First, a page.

Vindhya Pradesh

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Vindhya Pradesh
विंध्य प्रदेश
State of India

1948–1956
Location of Vindhya Pradesh
1951 map of India. Vindhya Pradesh is shown in the center.
History
 -  Creation of Vindhya Pradesh State 1948
 -  States Reorganization Act 1956
Area 61,131.5 km2 (23,603 sq mi)
Population
 -  3,600,000 
Density 58.9 /km2  (152.5 /sq mi)
Pranab Kumar Bhattacharyya (1977). Historical Geography of Madhya Pradesh from Early Records. Delhi: Motilal Banarsidass. pp. 54–5. ISBN 084269091. 

Vindhya Pradesh (Hindi: विंध्य प्रदेश) is a former state of India. It occupied an area of 23,603 sq. miles.[1] It was created in 1948, shortly after Indian independence, from the territories of the princely states in the eastern portion of the former Central India Agency. It was named for the Vindhya Range, which runs through the center of the province. The capital of the state was Rewa. It lay between Uttar Pradesh to the north and Madhya Pradesh to the south, and the enclave of Datia, which lay a short distance to the west, was surrounded by the state of Madhya Bharat.

Vindhya Pradesh was merged into Madhya Pradesh in 1956, following the States Reorganization Act.[2]

History[edit]

Vindhya Pradesh state was formed on 12 March 1948 and the newly formed state was inaugurated on 4 April 1948. Following its formation 35 princely states were merged to form Vindhya Pradesh state:

On 25 January 1950, 10 erstwhile princely states, namely, Bihat, Banka Paharee, Baoni, Beri, Bijna, Charkhari, Jigni, Samthar, Sarila and Tori-Fatehpur were transferred to Uttar Pradesh and Madhya Bharat. Vindhya Pradesh, together with the states of Madhya Bharat and Bhopal State, was merged into Madhya Pradesh on November 1, 1956.

Divisions[edit]

After formation, the state was divided into two divisions, which were further divided into 8 districts.

Bundelkhand Division with its headquarters at Nowgaon comprised the following 4 districts:[1]

  1. Sagar district
  2. Damoh district
  3. Panna district
  4. Chhatarpur district
  5. Tikamgarh district
  6. Datia district

Baghelkhand Division with its headquarters at Rewa comprised the following 4 districts:[1]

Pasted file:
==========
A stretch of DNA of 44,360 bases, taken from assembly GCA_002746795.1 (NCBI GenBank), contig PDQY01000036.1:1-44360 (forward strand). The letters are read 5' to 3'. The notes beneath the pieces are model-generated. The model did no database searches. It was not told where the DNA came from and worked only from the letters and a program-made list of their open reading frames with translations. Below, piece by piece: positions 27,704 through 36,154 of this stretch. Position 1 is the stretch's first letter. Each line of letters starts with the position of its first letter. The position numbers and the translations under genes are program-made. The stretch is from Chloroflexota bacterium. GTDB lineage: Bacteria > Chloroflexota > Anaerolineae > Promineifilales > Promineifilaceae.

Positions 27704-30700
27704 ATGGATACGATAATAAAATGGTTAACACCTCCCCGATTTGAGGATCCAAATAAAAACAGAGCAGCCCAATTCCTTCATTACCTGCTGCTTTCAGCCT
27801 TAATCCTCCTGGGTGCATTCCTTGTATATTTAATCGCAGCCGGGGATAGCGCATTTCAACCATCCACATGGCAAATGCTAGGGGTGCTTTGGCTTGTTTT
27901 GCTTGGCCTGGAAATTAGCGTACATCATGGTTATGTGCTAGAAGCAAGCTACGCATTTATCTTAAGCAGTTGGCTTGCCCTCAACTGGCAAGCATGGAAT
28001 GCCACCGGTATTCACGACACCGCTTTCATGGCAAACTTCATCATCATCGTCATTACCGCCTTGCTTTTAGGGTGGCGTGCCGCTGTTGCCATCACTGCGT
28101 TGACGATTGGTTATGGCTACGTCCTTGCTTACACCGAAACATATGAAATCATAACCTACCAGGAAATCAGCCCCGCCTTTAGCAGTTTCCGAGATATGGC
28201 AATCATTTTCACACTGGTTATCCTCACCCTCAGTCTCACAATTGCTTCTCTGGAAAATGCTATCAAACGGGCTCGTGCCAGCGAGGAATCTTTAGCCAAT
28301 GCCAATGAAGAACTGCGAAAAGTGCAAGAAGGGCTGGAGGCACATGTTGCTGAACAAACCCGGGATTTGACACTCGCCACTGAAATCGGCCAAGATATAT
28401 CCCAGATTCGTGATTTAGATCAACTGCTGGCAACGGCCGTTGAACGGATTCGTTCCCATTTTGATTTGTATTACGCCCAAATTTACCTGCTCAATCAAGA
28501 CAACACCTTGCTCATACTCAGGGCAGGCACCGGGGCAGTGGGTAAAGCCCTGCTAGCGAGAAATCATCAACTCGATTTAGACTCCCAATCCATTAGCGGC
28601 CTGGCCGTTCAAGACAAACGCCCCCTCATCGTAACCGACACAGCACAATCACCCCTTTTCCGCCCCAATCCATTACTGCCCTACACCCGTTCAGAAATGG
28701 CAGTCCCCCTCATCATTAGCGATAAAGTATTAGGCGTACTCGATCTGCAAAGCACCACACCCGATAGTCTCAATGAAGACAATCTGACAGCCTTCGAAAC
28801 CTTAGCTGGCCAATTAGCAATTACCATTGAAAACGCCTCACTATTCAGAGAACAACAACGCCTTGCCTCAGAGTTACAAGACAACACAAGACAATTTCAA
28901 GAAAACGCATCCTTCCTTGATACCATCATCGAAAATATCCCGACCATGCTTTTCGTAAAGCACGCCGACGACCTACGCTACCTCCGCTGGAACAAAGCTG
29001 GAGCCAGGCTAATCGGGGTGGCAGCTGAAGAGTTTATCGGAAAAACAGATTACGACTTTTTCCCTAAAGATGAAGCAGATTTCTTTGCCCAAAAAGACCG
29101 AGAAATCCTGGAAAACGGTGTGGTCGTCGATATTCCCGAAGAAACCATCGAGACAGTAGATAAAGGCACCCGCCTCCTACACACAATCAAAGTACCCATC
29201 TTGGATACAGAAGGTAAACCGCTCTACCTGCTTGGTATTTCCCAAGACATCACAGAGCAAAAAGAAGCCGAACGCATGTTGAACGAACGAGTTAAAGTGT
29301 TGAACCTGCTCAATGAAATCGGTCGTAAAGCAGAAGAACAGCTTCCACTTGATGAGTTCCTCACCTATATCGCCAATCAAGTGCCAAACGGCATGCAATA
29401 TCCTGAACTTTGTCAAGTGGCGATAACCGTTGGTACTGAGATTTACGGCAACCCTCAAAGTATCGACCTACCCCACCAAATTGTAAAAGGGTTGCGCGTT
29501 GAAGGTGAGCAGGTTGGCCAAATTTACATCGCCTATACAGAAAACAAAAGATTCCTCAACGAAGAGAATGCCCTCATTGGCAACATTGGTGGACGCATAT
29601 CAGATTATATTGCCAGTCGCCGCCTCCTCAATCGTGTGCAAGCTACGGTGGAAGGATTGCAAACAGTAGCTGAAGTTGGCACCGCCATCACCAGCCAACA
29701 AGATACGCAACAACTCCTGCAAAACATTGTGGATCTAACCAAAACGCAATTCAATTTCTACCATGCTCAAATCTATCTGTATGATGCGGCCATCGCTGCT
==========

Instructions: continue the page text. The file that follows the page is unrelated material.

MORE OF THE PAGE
1. Rewa district
  2. Satna district
  3. Sidhi district
  4. Singrauli district

Politics[edit]

Map of Vindhya Pradesh

The nominal heads of the state were the Rajpramukh from 1948–49, the Chief Commissioner from 1949-March, 1952 and the Lieutenant Governor from March, 1952-31 October 1956. The state had a Vidhan Sabha comprising 60 members elected from 48 constituencies (36 single-member and 12 double-member).[3] There were 4 Lok Sabha constituencies in the state (2 single-member and 2 double-member).[4]

Following the formation of the state in 1948, Martand Singh, the last ruler of the princely state of Rewa became the Rajpramukh and Yadvendra Singh, the last ruler of the princely state of Panna became the Uparajpramukh. Initially Awadhesh Pratap Singh became the Chief Minister of the Baghelkhand Division and Kamta Prasad Saxena became the Chief Minister of the Bundelkhand Division but soon Awadhesh Pratap Singh became the Chief Minister of the whole state. After he resigned on 14 April 1949, N.B. Bonerji, then Chief Commissioner took over on 15 April 1949. He was succeeded by S. N. Mehta. In the first general election in 1951, the Indian National Congress won 40 seats and the Socialist Party won 11 seats.[3] S.N.Shukla of Indian National Congress became the Chief Minister of the state on 13 March 1952, Shivanand became the Speaker and Ram Kishore Shukla of Socialist Party the leader of the oppsition of the house. The house dissolved on 31 October 1956.

Recent movement for separate state[edit]

A demand for "Vindhya Pradesh" has been raised by the people from the region. After the merger with Madhya Pradesh in 1956, thousands of people had protested the move and were jailed. Some lost their lives. On 10 March 2000, the state assembly unanimously adopted a resolution to carve out a Vindhya state. The resolution had been forwarded to the central government in New Delhi and the centre is yet to make a decision on this. In September 2000, Sriniwas Tiwari, ex-speaker of the Madhya Pradesh assembly, called for nine districts to be separated from Madhya Pradesh to create a new state of Vindhya Pradesh, although this was rejected by the Chief Minister of Madhya Pradesh.[5]

See also[edit]

References[edit]

  1. ^ a b c Bhattacharyya, P. K. (1977). Historical Geography of Madhya Pradesh from Early Records. Delhi: Motilal Banarsidass. pp. 54–5. ISBN 0 8426 909 13. 
  2. ^ "States Reorganisation Act, 1956". India Code Updated Acts. Ministry of Law and Justice, Government of India. 31 August 1956. pp. section 9. Retrieved 16 May 2013. 
  3. ^ a b "Statistical Report on General Election, 1951 to the Legislative Assembly of Vindhya Pradesh". Election Commission of India website. 
  4. ^ "Statistical Report on General Elections, 1951 to the First Lok Sabha". Election Commission of India website. 
  5. ^ "No more division of State: Digvijay". The Hindu. 10 September 2000. Retrieved 16 May 2013. 

Coordinates: 24°32′N 81°18′E / 24.53°N 81.3°E / 24.53; 81.3